This is a jumbo-sized problem, an elephant who refuses to be ignored any longer. Addressing the problem will take time; Labour MPs will need months to end their unscrupulous practices, which even Osborne had the brass neck to call “morally repugnant”, but the electoral, not to mention ethical, rewards would be enormous. We cannot expect capitalism to improve without more stringent measures being imposed on tax avoidance, and if that is to happen, clearer guidance is needed for Labour candidates, whose tax records would be under the most intense scrutiny. Once the tax records of all the candidates were in the public domain, the voters would be in a better position to make a sensible choice, and one would hope, in view of the values of fairness and justice, which the party is meant to uphold, it would be to the electoral benefit of Labour.
Milliband has been keen to stress, since his election as leader, that not all politicians are the same, not necessarily a view strongly held by a large proportion of the electorate. Making transparency on tax a key Labour policy would give Labour MPs and Labour candidates the moral advantage, crucial for election success, and begin the much-needed process of creating a new perception of the nation`s political classes. Delaying the process can only benefit the Tories, as crucial to future Labour success is winning over the 18-35 groups who easily can be put off voting altogether by more and more tax avoidance scams being exposed.
As a teacher in a 6th form college I see a generation of decent and extremely industrious students in need of political guidance and leadership. They can be won over, but 21st century thinking will be required: they are not impressed by people who say one thing but do the other, by people who criticise others whilst guilty of the offence themselves, by people who openly support the protests in Russia by Pussy Riot and others to look “cool”, but who endorse the gaoling of teenagers for four years for messing about on Facebook during last year`s riots, or by older generations pretending to listen to popular teenage bands. They are impressed by people with principles and who act in accordance with them, especially if those principles tie in with beliefs in fairness and justice. Teenagers respond badly to teachers whom they perceive to be showing favouritism, acting unfairly, and who refuse to listen.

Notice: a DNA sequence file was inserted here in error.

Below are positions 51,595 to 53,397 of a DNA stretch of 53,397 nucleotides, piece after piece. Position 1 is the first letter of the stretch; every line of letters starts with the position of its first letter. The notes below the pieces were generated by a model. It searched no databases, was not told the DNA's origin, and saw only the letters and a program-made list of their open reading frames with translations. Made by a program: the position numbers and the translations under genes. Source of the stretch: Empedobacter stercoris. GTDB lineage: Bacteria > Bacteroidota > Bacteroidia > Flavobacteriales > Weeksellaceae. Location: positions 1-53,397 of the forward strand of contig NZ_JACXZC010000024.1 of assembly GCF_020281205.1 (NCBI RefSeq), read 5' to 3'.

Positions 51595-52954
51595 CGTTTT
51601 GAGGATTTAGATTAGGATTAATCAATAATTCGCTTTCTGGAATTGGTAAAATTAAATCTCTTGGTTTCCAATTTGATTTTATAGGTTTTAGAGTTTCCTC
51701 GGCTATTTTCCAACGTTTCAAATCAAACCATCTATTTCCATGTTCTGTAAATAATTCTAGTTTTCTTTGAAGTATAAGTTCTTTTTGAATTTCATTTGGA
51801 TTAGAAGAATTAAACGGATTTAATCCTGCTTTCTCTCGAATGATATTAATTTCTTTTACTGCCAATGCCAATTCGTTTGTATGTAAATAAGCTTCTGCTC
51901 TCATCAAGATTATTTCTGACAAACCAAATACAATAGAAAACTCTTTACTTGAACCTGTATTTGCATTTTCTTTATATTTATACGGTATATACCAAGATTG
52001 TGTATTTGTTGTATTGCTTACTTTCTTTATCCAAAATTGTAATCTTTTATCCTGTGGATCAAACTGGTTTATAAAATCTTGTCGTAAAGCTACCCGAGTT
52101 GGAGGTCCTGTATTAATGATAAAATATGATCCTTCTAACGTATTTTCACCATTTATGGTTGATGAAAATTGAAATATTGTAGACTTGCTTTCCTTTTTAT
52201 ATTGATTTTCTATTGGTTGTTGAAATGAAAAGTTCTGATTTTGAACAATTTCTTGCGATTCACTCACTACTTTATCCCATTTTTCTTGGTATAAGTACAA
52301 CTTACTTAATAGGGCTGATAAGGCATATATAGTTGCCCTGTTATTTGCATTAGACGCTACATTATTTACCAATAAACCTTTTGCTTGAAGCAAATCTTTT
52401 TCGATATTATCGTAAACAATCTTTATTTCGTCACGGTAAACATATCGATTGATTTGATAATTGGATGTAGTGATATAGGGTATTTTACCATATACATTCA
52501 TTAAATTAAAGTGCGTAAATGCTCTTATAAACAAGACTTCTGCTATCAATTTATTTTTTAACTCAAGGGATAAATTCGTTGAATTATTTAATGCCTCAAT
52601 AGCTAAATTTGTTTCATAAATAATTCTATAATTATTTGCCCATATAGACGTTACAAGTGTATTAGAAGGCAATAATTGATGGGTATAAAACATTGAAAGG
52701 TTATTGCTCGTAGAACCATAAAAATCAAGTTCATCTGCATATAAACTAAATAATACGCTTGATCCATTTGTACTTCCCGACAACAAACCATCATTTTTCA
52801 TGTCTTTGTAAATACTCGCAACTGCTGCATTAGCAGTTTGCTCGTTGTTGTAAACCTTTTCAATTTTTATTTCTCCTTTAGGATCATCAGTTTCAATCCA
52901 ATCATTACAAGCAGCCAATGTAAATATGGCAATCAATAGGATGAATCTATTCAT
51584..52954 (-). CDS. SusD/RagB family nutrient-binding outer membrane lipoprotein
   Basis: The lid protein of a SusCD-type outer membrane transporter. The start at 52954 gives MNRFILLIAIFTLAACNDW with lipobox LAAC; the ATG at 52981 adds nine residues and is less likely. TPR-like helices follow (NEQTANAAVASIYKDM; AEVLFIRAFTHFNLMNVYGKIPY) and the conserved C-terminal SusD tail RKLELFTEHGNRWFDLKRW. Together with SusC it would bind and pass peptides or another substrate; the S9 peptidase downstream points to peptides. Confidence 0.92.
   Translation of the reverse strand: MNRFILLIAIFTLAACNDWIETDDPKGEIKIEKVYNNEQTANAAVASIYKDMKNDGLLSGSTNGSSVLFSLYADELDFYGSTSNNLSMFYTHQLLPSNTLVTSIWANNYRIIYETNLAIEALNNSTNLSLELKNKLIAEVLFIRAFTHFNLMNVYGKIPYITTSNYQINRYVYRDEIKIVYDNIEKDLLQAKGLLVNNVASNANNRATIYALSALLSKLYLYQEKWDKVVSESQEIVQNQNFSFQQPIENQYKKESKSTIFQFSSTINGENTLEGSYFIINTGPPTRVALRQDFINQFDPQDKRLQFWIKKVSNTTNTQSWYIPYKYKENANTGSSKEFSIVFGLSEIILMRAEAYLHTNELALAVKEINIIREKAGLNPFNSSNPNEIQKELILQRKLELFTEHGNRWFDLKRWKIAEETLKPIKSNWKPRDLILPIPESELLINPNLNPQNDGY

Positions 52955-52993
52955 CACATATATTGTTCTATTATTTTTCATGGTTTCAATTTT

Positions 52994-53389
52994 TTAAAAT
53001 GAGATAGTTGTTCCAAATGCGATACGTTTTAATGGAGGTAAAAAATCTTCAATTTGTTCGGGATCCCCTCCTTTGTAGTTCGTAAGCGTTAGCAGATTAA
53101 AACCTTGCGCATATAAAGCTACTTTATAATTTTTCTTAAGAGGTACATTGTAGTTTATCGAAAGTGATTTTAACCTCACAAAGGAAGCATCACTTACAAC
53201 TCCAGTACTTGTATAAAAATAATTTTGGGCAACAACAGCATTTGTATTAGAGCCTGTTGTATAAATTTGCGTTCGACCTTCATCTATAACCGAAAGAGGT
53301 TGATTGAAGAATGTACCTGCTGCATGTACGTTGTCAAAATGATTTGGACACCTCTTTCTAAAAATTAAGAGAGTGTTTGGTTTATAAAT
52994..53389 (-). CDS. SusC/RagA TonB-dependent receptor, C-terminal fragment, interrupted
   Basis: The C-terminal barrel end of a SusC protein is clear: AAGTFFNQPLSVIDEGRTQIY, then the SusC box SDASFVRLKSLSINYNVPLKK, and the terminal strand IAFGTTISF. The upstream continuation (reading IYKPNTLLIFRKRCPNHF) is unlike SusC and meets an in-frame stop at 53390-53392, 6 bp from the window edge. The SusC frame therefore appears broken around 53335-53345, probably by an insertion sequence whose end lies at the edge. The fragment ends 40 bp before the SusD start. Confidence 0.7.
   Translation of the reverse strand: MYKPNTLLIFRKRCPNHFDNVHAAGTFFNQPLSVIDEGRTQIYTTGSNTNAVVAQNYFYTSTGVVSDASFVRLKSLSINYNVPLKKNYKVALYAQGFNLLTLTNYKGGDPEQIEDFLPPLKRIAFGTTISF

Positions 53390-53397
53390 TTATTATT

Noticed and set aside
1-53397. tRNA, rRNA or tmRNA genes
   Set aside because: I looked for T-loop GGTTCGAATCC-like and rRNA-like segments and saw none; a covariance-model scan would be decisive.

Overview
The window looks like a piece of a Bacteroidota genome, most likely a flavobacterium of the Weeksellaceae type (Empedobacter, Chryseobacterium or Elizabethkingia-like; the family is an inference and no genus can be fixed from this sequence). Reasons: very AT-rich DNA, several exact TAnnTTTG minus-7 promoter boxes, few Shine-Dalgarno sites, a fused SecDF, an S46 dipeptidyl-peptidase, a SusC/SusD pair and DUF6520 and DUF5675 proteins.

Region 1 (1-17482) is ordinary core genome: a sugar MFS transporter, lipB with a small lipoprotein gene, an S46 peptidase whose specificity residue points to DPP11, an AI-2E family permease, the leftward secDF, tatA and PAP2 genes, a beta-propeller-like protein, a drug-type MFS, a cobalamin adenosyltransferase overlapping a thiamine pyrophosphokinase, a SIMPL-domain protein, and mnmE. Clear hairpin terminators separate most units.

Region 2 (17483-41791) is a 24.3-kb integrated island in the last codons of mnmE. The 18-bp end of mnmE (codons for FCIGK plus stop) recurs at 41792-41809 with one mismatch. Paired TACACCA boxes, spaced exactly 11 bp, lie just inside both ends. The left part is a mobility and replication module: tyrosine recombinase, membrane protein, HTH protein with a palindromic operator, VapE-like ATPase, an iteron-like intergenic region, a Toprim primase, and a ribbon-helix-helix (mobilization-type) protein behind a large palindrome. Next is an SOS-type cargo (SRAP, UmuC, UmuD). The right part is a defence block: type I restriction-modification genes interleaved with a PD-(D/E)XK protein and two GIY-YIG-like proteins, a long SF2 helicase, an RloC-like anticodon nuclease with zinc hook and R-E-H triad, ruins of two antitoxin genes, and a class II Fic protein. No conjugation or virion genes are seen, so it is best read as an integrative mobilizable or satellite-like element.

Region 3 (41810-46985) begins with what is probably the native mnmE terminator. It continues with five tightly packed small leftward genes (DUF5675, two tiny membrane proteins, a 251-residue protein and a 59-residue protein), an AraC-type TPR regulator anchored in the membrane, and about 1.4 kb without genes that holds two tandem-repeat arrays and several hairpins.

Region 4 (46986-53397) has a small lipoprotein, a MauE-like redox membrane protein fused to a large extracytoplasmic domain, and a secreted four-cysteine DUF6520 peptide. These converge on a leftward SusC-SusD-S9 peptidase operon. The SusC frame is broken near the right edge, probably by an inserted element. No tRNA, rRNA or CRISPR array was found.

Taxation, however, is something that is not always understood, and many people, of all ages, think 50% tax mean half of all earnings is taken. Rather than merely criticise tax avoiders, politicians would benefit from explaining why such avoidance is unjust, because it leaves financial gaps which others have to fill, and because it is mainly practised by the wealthy, whose earnings dwarf the average income; a real –life scenario would be a good idea to publicise, with actual figures and only the names fictional. Imagine how effective this could be, if earnings were in the millions, and the tax avoidance meant the banker, footballer or whatever, lived on £40,000 a week rather than scraping by on the mere £30,000 without avoidance. On a related issue, Labour would do well to consider a new tax band for all those earning £75,000 -150,000 who seem to have escaped from the Coalition`s austerity attacks., and be more Hollande-like in their fiscal thinking.
So tax transparency, not often discussed or written about, a veritable “elephant in the room”, should be in the Labour party`s next election manifesto. It may require some “book-tidying” by some MPs, but the rewards could be enormous. I recommend it to the House!